Security Agencies, Nation’s Resources Overstretched By Terrorism, Laments Buhari
Deji Elumoye in Abuja
President Muhammadu Buhari has declared that Nigeria’s current security challenges have overstretched the deployment of security agencies and the nation’s resources.
The President, who spoke yesterday at the State House, Abuja during the launch of the National Crisis Management Doctrine (NCMD), also noted that the evolving state of insecurity, with the emergence of the Boko Haram terror group and other forms of criminal activities, had worsened fears among Nigerians.
He said: “The emergence of the Boko Haram terrorist group, as well as bandits and kidnappers in Nigeria considerably changed the country’s security situation, leaving panic in the minds of the populace.
“These and other security challenges confronting the nation tend to stretch the deployment of our security agencies, resources and national security apparatus.”
He was, however, of the view that the newly launched NCMD would strengthen the nation’s security by bridging the gap created by extensive deployment of security services through fostering collaboration amongst Ministries, Departments and Agencies (MDAs).
According to him, the NCMD, which was developed by the Office of the National Security Adviser (ONSA), in coordination with relevant MDAs, would ensure greater successes in tackling national crises.
The President lauded the efforts of the National Security Adviser, Major-General Babagana Monguno (rtd), his staff and members of the working group from various responder MDAs for the remarkable work in developing the Doctrine.
He described the feat as a significant milestone in recognition of the need for collective efforts towards achieving coordinated, effective and efficient national crisis management.
“This shows the renewed promise and commitment of this administration to managing the crisis in the country,” the President said, urging ONSA to continue to play its coordinating role amongst crisis response stakeholders, to achieve greater successes.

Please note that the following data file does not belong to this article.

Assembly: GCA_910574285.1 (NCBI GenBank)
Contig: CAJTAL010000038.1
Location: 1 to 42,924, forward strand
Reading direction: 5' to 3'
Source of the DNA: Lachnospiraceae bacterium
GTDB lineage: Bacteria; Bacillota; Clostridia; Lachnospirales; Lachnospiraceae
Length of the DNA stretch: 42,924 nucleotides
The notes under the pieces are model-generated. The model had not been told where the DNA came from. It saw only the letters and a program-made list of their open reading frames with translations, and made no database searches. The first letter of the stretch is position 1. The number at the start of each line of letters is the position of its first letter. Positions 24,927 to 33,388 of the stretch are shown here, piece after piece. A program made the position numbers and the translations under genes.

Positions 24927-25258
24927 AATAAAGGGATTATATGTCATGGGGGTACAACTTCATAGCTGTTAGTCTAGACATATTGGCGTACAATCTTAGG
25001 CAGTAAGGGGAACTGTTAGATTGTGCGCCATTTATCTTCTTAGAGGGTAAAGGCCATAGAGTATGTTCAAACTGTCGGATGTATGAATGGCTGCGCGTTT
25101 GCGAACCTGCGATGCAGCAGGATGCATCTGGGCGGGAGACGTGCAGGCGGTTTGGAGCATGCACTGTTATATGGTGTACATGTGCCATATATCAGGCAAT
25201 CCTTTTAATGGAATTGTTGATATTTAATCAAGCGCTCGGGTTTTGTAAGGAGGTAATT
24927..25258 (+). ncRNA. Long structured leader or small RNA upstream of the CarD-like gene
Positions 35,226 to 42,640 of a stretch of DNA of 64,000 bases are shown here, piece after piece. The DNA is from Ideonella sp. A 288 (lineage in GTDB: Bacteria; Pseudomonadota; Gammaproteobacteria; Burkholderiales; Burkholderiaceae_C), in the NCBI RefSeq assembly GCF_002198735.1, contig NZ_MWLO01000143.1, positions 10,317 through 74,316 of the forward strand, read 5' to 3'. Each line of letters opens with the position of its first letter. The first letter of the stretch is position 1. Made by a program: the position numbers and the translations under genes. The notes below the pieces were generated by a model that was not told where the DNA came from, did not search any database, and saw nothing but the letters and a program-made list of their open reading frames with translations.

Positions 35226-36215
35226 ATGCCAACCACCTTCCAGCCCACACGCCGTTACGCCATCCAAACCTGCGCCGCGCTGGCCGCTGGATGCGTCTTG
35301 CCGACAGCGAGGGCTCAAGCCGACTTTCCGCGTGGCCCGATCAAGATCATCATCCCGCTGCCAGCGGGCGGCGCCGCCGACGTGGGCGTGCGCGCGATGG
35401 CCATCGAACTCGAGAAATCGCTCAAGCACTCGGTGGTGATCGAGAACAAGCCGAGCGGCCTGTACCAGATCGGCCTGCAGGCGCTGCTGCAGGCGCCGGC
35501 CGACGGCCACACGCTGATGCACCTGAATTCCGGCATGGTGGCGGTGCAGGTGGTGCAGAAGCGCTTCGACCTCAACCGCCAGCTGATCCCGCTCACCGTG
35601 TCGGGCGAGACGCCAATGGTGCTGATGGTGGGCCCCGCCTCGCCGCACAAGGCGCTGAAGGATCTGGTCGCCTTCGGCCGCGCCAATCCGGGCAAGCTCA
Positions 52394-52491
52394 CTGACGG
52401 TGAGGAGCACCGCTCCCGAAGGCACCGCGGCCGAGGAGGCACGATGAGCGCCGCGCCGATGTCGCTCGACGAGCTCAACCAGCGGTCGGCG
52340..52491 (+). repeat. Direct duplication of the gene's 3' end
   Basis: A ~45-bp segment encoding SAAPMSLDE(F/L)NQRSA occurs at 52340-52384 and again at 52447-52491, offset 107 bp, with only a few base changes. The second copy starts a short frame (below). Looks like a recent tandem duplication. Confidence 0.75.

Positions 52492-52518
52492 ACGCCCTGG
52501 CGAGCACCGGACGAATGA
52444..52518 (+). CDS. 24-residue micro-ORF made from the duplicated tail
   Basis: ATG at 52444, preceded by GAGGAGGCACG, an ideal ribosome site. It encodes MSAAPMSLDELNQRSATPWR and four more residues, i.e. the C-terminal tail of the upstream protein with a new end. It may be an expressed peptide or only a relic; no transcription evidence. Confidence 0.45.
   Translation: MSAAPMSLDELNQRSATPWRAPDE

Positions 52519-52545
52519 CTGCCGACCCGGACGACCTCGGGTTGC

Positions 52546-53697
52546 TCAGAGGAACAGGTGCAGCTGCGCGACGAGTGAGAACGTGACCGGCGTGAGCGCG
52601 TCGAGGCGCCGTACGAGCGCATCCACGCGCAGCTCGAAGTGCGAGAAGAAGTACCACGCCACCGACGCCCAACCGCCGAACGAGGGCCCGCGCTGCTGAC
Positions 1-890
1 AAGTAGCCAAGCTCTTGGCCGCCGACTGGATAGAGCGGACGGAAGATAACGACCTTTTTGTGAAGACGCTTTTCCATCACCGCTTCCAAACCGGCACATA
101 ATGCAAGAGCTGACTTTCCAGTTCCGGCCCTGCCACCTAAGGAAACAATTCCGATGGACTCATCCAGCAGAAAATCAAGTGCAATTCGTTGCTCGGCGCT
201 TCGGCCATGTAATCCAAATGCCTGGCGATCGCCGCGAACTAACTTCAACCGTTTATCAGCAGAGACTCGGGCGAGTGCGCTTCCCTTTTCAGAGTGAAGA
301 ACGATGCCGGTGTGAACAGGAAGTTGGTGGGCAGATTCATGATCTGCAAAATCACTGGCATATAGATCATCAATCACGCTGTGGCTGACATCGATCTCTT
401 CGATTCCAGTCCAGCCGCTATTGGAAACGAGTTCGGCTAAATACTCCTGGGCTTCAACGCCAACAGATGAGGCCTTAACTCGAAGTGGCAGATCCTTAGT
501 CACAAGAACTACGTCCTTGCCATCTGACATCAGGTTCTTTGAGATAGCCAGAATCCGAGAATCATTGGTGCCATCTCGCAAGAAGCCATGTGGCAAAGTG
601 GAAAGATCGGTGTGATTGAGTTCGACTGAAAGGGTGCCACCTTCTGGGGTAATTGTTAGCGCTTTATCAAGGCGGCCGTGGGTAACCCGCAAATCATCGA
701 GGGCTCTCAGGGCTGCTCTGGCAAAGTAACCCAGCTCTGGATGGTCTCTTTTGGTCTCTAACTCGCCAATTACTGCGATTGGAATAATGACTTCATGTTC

President Buhari also appreciated the British Government for its collaboration in the development of the Doctrine, as well as the United States Government for its support, urging them to sustain the relationship.
The President recounted that at the inception of his administration, Nigeria was faced with multiple security challenges ranging from terrorism, kidnapping, to armed banditry, ethnic militia attacks, oil theft, rape, gun running and various acts emanating from violent extremism.
“Owing to the dynamics of these crises, the Office of the National Security Adviser revised the National Counter Terrorism Strategy (NACTEST) which I endorsed in August 2016.
“Within this strategy are certain works streams which include preparing and implementing strands that seek to mitigate the impact of terrorist attacks by building resilience and redundancies to ensure continuity of business; and a framework for the mobilisation of coordinated cross-government efforts respectively.
“I am glad that the Office of the National Security Adviser has not relented in its efforts to implement the NACTEST by coordinating relevant Ministries, Departments and Agencies to develop the National Crisis Management Doctrine,” he said.
Earlier in his remarks, the NSA explained that work on the Doctrine started in 2014 but was given impetus after the President endorsed the revised NACTEST, which has five work streams, namely: Forestall, Secure, Identify, Prepare and Implement.
Monguno also added that the NCMD, which is a subset of the NACTEST, fulfills the work streams to ‘Prepare’ and to ‘Implement.’
According to him: “The Doctrine provides a detailed methodology for national crisis response, outlining how the various relevant MDAs should interact at the strategic, operational and tactical levels.
“It is to be noted that the NCMD can be used to manage both malicious threats and civil emergencies owing to the general principles set out within it.”